In my book it was Leonard Lord who broke BMC. On his watch Issigonis replaced Gerald Palmer, and on his watch the new Farina saloons used Austin underpinnings rather than the superior Nuffield underpinnings.
Agreed on Leonard Lord, even the long gestating abortive (as well as heavy yet reputedly potent) V4/V6 engine was his doing and unlike Volkswagen’s VR engines could not be mounted transversely.
That is not to say the idea wasn’t without merit nor could later be revisited to say help differentiate MG from regular BMC marques at relatively little cost however, since the similar narrow-angle VR (and W) engines were allegedly said to have carried over quite a bit of the EA827/EA113’s architecture to reduce costs and since some like to draw comparisons between the former and the E-Series (later R/S-Series) engines on areas where they share a number of similarities.
Given Volkswagen once proposed a V10 created from a pair of Audi 5-cylinder engines to Porsche during the development of the 928, it would be logical to assume the VR engine was unlikely to be a complete clean sheet design.
As for Gerald Palmer, while he could have definitely made something of the superior Nuffield mechanicals for the late 50s and beyond to challenge conventional opposition at Ford and others if his time at Vauxhall is any indication (as well as help iron out the flaws of the B-Series Twin-Cam). Even he had his blind alley moments such as the idea of developing a compact 900cc 60-degree V4 SV in order to justify the cost of a small FWD car.
Here’s the original vs the revised 1800 rear end:
An odd change, adding fins and rather dated looking vertical tail lights in place of the neat originals. Were they trying to improve the proportions by making the tail look longer? If so, then they should have been bolder:
A shame they didn’t lift the boot lid to align with the tops of the rear wings on this Vanden Plas prototype,
No one person ever breaks a company, but it’s usually a failure at the top which has the biggest hand in it. To me, the sense is that Harriman was too weak to manage Issigonis, and then got involved in the minutiae (‘those doors’, for example), giving the sense of a Managing Director who compensated for a lack of senior authority by meddling in stuff best left to others who know better. Issigonis and Moulton were brilliantly innovative engineers, who should have been kept to their brief. Issigonis should also never allowed to forget that he worked for the firm and not that the firm worked around them.
Regarding the 1800 estate, there was a van version (Astravan style) proposed so it would have made sense to for BMC to use the same roof and rear end as that had they both been produced.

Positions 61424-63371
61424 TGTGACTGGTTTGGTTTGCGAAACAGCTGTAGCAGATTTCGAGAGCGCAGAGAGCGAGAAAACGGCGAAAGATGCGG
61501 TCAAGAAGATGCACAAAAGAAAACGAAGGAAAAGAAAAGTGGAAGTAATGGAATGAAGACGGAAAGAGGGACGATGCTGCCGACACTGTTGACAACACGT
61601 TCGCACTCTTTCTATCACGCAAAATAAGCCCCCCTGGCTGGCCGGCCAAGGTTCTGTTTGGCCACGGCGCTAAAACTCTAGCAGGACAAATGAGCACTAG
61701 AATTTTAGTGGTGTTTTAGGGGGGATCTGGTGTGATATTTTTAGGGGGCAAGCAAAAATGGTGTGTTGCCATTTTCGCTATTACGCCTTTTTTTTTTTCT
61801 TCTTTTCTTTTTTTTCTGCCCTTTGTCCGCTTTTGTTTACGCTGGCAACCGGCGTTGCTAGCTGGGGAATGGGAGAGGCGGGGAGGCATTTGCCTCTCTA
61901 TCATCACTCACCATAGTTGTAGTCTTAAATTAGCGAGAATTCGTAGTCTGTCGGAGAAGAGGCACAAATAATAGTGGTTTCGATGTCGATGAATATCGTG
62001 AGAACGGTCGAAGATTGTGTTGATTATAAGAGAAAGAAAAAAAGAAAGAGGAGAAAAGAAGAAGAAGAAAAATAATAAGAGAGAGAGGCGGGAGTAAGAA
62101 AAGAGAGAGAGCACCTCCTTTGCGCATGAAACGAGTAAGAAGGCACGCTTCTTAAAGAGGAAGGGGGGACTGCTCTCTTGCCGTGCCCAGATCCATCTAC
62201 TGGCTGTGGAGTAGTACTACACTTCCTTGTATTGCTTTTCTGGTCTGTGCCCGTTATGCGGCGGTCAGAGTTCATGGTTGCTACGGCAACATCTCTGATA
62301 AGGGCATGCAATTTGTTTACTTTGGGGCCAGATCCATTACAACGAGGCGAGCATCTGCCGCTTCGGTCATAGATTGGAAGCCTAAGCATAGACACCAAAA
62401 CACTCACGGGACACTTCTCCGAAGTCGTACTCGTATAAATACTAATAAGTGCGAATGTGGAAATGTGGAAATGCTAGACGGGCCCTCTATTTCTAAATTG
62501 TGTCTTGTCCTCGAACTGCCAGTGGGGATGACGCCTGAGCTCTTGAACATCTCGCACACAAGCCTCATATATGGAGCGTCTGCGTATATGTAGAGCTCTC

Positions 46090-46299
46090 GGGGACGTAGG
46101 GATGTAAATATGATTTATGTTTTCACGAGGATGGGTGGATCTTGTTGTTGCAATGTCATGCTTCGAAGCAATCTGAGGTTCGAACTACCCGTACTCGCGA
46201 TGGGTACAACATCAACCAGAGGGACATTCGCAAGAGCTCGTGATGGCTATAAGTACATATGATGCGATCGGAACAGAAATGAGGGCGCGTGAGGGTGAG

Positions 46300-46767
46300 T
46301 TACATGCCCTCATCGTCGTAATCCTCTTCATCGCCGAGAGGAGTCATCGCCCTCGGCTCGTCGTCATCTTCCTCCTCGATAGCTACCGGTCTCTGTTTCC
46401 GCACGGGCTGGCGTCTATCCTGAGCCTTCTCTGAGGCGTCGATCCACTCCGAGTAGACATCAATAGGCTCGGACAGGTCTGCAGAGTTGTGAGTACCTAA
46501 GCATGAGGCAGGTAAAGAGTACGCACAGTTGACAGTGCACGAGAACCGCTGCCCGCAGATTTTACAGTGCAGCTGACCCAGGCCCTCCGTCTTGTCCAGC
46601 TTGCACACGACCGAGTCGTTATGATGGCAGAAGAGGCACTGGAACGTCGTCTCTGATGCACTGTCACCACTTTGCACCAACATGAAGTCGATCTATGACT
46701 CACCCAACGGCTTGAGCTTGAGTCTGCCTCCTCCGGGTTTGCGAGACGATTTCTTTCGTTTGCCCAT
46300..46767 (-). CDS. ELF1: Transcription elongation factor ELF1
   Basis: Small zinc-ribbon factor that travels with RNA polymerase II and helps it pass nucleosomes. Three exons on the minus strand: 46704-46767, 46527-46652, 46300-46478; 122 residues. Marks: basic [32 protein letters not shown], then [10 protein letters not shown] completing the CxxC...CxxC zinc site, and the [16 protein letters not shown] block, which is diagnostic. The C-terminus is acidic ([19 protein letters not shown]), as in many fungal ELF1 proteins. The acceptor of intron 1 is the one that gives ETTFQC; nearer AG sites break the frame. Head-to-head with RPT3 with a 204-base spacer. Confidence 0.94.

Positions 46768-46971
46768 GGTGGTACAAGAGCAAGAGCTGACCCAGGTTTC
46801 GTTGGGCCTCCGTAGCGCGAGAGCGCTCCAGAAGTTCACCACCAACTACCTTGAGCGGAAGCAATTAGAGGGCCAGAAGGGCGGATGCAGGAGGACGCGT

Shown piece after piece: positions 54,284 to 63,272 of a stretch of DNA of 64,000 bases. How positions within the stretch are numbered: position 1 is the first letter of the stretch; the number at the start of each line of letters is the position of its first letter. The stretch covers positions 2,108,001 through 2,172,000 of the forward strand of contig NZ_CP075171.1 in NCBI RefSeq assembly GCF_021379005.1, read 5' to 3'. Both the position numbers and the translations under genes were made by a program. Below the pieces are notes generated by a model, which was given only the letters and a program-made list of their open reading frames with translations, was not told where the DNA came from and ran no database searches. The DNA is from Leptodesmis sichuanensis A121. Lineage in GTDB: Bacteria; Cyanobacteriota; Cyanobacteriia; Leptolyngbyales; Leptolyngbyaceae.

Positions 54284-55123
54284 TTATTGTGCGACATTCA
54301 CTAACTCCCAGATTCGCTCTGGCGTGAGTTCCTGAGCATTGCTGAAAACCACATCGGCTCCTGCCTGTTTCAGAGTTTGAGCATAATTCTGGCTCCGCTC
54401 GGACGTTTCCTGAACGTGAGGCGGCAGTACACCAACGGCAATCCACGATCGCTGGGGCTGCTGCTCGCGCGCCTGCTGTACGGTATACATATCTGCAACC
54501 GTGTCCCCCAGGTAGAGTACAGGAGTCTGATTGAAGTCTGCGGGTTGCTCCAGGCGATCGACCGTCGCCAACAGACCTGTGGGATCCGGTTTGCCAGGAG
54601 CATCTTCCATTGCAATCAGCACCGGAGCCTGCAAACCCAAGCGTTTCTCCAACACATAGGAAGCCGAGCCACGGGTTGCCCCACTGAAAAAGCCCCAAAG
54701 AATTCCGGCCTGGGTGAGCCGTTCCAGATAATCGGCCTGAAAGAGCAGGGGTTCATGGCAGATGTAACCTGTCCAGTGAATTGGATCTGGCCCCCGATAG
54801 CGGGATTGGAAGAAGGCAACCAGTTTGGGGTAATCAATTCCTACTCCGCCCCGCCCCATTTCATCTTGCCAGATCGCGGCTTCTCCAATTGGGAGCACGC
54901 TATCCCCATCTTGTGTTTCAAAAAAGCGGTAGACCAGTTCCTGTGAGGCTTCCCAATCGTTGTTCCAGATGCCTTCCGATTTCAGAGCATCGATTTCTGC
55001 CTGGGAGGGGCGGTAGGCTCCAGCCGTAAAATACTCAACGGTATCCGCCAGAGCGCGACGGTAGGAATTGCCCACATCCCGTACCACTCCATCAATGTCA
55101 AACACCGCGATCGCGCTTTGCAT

Good morning Bernard. Yes, that would have been an excellent idea. It seems BMC (or Issigonis) just gave upon the 1800 when it initially failed. Instead, they could have productively exploited its best feature, internal space, in estate and van versions.
If no one speaks up for the 1800, I will have to do this…
I admit that it’s no classical beauty, and some work like on the 1100 with tauter lines and more elaborate details could have made it a much better looking car without changing the main dimensions. But I largely prefer a bold design like this to any conservative, ornate three-box saloon with their ridiculous wheelbases and cramped interiors. Without wanting to offend M. Bertoni, it’s a bit like I prefer the DS to any other saloon of its time. I just love long wheelbases!
Here’s a rather nice looking ADO17 panel van built by some enterprising soul:
I absolutely love the panel van, though I would have preferred less ostentatious rims, and the pre-facelift front end.
Hi Mervyn, yes, it’s rather nice, and appears to be a highly professional conversion. Note the (I think) repurposed ADO 17 Mk1 tail lights mounted vertically – very neat.
Good evening, Daniel. It seems that van was rebuilt from the Australian Ute which would explain both the tail lights and the lower rear panel. It’s done very well though.
I think you’re right about ADO17 being rather neglected in terms of product development, though I suspect the estate rather than the van would have been the bigger seller. That kind of low van didn’t really catch on much before the 1980s.
I hadn’t seen that other Vanden Plas prototype before, but clearly the rear end apes the 4-litre R. A range topping VdP would have been sensible but instead they created the pointless Austin 3 litre. That the Wolseley Six was the best selling model in later years perhaps shows the customers understood the car’s market position better than BMC/BL ever did.
Good evening Bernard. Ah, that makes sense about the Ute base. Thank you for the information. I agree that BMC were onto something with the VdP prototype above, whereas the 3-Litre was a white elephant. I wonder if Harriman simply wanted a prestigious car with a BMC badge to swan around in, like his opposite number at Leyland?
Ford has Zodiac，Vauxhall has Viscount，Rootes has Humber Super Snipe，I think is only a convention